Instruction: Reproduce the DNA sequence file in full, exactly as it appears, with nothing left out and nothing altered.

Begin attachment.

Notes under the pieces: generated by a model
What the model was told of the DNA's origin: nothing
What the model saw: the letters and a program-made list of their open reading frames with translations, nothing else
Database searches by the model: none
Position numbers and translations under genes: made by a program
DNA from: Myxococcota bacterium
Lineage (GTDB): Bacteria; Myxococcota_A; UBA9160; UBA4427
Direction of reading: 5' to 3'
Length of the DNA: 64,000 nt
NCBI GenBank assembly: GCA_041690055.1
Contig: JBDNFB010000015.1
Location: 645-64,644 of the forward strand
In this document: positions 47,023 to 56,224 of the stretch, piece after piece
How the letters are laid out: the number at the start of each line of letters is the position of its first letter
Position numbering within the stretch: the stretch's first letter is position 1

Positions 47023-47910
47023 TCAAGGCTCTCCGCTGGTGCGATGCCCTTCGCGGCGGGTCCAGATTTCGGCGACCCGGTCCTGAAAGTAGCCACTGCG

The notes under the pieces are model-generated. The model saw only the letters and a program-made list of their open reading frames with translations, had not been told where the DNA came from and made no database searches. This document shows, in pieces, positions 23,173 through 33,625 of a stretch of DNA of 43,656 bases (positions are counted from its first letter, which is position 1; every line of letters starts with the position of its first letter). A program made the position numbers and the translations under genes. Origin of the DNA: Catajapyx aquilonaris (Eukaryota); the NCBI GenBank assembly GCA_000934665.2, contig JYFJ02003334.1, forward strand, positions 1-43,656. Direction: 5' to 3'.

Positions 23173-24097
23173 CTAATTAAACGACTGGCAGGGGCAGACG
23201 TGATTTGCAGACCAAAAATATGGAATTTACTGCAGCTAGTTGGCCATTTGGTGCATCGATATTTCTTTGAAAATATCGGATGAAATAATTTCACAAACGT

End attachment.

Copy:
Notes under the pieces: generated by a model
What the model was told of the DNA's origin: nothing
What the model saw: the letters and a program-made list of their open reading frames with translations, nothing else
Database searches by the model: none
Position numbers and translations under genes: made by a program
DNA from: Myxococcota bacterium
Lineage (GTDB): Bacteria; Myxococcota_A; UBA9160; UBA4427
Direction of reading: 5' to 3'
Length of the DNA: 64,000 nt
NCBI GenBank assembly: GCA_041690055.1
Contig: JBDNFB010000015.1
Location: 645-64,644 of the forward strand
In this document: positions 47,023 to 56,224 of the stretch, piece after piece
How the letters are laid out: the number at the start of each line of letters is the position of its first letter
Position numbering within the stretch: the stretch's first letter is position 1

Positions 47023-47910
47023 TCAAGGCTCTCCGCTGGTGCGATGCCCTTCGCGGCGGGTCCAGATTTCGGCGACCCGGTCCTGAAAGTAGCCACTGCG

The notes under the pieces are model-generated. The model saw only the letters and a program-made list of their open reading frames with translations, had not been told where the DNA came from and made no database searches. This document shows, in pieces, positions 23,173 through 33,625 of a stretch of DNA of 43,656 bases (positions are counted from its first letter, which is position 1; every line of letters starts with the position of its first letter). A program made the position numbers and the translations under genes. Origin of the DNA: Catajapyx aquilonaris (Eukaryota); the NCBI GenBank assembly GCA_000934665.2, contig JYFJ02003334.1, forward strand, positions 1-43,656. Direction: 5' to 3'.

Positions 23173-24097
23173 CTAATTAAACGACTGGCAGGGGCAGACG
23201 TGATTTGCAGACCAAAAATATGGAATTTACTGCAGCTAGTTGGCCATTTGGTGCATCGATATTTCTTTGAAAATATCGGATGAAATAATTTCACAAACGT